You can target the Delegate to specific namespaces buy editing its YAML file with a Role, RoleBinding, and Service Account limited to a specific namespace.

Delegate high availability (HA)

For an overview of Harness' support for platforms, methodologies, and related technologies, see Supported Platforms and Technologies.

Does the Delegate support high availability (HA)?

Yes. You might need to install multiple Delegates depending on how many deployment tasks you do concurrently, and on the compute resources you are providing to each Delegate. Typically, you will need one Delegate for every 300-500 service instances across your applications.

In addition to compute considerations, you can enable High Availability (HA) for Harness Delegates. HA simply involves installing multiple Delegates in your environment.

For example, in Kubernetes deployments, you can set up two Kubernetes Delegates, each in its own pod in the same target K8s cluster. Simply edit the Kubernetes Delegate spec you download from Harness to have multiple replicas:

...
apiVersion: apps/v1beta1
kind: StatefulSet
metadata:
labels:
harness.io/app: harness-delegate
harness.io/account: xxxx
harness.io/name: test
name: test-zeaakf
namespace: harness-delegate
spec:
replicas: 2
selector:
matchLabels:
harness.io/app: harness-delegate
...
For the Kubernetes Delegate, you only need one Delegate in the cluster. Simply increase the number of replicas, and nothing else. Do not add another Delegate to the cluster in an attempt to achieve HA.
If you want to install Kubernetes Delegates in separate clusters, do not use the same YAML spec and name for both Delegates. Download a new Kubernetes YAML spec from Harness for each Delegate you want to install. This will avoid name conflicts.

See Delegates Overview.

Troubleshooting the Delegate

For an overview of Harness' support for platforms, methodologies, and related technologies, see Supported Platforms and Technologies.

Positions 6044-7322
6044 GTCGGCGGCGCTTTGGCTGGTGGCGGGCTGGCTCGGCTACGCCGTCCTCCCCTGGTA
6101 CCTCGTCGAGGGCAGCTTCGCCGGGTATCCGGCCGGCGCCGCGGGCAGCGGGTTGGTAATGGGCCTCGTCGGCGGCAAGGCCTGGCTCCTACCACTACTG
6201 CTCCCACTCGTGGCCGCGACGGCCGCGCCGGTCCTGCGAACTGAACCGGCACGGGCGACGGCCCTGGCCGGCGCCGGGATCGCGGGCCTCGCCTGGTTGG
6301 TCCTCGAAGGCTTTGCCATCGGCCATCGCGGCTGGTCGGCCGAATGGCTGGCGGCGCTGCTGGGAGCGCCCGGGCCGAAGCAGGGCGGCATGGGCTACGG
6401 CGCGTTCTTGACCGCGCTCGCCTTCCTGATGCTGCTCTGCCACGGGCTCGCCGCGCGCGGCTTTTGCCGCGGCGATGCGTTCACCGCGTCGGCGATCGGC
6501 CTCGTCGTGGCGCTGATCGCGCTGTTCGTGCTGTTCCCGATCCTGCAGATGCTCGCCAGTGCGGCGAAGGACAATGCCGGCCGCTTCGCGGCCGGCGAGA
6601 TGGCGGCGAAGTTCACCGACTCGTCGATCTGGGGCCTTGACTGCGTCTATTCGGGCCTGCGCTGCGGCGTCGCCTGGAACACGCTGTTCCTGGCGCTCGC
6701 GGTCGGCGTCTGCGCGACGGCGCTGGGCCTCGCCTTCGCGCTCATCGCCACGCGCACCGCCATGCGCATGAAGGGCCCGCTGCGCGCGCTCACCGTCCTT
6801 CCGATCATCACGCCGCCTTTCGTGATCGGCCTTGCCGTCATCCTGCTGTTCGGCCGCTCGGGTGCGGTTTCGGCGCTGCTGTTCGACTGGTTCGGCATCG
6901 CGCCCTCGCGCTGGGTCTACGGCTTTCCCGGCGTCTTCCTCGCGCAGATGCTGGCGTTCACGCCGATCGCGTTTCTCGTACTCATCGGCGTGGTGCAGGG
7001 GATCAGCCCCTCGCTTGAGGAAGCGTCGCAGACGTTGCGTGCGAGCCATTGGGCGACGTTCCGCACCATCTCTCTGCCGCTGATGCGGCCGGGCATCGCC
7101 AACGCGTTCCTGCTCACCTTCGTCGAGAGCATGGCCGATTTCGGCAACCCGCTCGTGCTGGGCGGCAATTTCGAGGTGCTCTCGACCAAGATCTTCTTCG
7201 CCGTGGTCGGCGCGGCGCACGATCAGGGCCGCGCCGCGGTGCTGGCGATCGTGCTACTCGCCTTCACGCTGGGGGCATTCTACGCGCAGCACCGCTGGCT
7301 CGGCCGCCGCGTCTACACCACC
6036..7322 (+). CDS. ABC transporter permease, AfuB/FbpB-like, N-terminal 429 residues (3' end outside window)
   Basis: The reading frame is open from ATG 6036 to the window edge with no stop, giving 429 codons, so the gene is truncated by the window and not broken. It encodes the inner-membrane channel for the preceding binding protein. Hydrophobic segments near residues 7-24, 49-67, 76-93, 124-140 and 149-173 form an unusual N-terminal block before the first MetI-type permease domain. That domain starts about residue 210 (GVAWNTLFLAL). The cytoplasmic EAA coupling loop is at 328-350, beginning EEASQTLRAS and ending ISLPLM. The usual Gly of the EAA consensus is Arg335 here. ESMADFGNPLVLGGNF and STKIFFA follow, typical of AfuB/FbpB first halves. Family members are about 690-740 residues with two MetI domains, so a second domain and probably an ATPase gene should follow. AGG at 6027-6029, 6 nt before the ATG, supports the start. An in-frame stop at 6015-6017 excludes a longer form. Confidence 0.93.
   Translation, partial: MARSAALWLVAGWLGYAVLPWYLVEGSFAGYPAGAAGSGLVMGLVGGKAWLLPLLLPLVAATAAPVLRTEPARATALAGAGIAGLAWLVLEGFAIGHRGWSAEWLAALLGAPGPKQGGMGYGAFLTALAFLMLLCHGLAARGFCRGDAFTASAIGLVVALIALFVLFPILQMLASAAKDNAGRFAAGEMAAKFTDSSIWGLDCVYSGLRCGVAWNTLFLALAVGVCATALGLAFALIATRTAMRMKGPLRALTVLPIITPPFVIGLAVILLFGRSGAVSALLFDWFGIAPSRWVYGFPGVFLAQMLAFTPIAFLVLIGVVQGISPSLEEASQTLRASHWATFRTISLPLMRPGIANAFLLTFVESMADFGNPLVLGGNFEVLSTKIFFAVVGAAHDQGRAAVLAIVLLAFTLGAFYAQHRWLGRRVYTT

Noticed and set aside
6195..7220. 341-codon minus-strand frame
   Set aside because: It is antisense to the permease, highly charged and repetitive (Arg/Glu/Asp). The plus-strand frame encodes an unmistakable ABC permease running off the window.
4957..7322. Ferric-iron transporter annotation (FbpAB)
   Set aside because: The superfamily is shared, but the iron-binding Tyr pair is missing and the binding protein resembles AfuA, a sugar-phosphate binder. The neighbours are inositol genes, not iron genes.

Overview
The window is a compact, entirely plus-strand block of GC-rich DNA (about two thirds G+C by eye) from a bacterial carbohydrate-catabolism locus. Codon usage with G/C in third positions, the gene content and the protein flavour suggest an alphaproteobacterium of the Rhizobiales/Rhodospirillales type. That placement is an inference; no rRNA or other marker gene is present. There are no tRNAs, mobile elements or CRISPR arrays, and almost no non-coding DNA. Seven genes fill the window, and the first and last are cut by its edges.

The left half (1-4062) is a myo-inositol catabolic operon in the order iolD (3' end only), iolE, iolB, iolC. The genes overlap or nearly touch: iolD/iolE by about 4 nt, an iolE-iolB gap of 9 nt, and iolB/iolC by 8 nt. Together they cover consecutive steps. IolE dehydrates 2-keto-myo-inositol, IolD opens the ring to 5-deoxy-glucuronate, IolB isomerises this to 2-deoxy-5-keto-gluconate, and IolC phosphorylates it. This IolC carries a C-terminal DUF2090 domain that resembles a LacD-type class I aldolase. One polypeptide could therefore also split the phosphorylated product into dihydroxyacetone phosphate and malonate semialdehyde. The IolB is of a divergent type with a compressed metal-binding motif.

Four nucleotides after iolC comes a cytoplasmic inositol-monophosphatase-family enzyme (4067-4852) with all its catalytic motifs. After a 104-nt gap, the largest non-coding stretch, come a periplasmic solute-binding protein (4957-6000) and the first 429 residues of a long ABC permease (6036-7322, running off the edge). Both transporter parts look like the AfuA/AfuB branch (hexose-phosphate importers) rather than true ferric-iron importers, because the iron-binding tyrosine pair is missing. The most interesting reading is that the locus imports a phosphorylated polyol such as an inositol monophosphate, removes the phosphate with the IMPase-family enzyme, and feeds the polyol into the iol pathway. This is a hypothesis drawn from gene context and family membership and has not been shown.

What are common problems with the Delegate?

Most Delegate issues are:

  • Delegate does not meet system, network, or access requirements. See Delegate Requirements and Limitations and Permissions and Ports for Harness Connections.
    • Keep in mind, the Delegate host/node/etc needs resources to host the Delegate and other software. The Delegate resource requirements should be factored in, but they are not the minimum requirements for the infrastructure.
  • Delegate is not running.
  • Delegate does not have required permissions. The Delegate uses the credentials you enter in Harness Connectors to connect to cloud providers, artifact servers, etc.
    In most cases, this is a user account. In some cases, the host/pod/container running the Delegate has a user, profile, or IAM account assigned to it, and the Harness Connector is inheriting those credentials.
    The credentials used by the Delegate must have the roles and permissions required to perform the task. For example, if the IAM user account used for an AWS Connector does not have the roles required for EKS deployments, then it will fail.
    The Harness Deployment will show which Pipeline step failed because of Delegate permission issues.
    See the permissions required for the Harness Connector used for the failed task.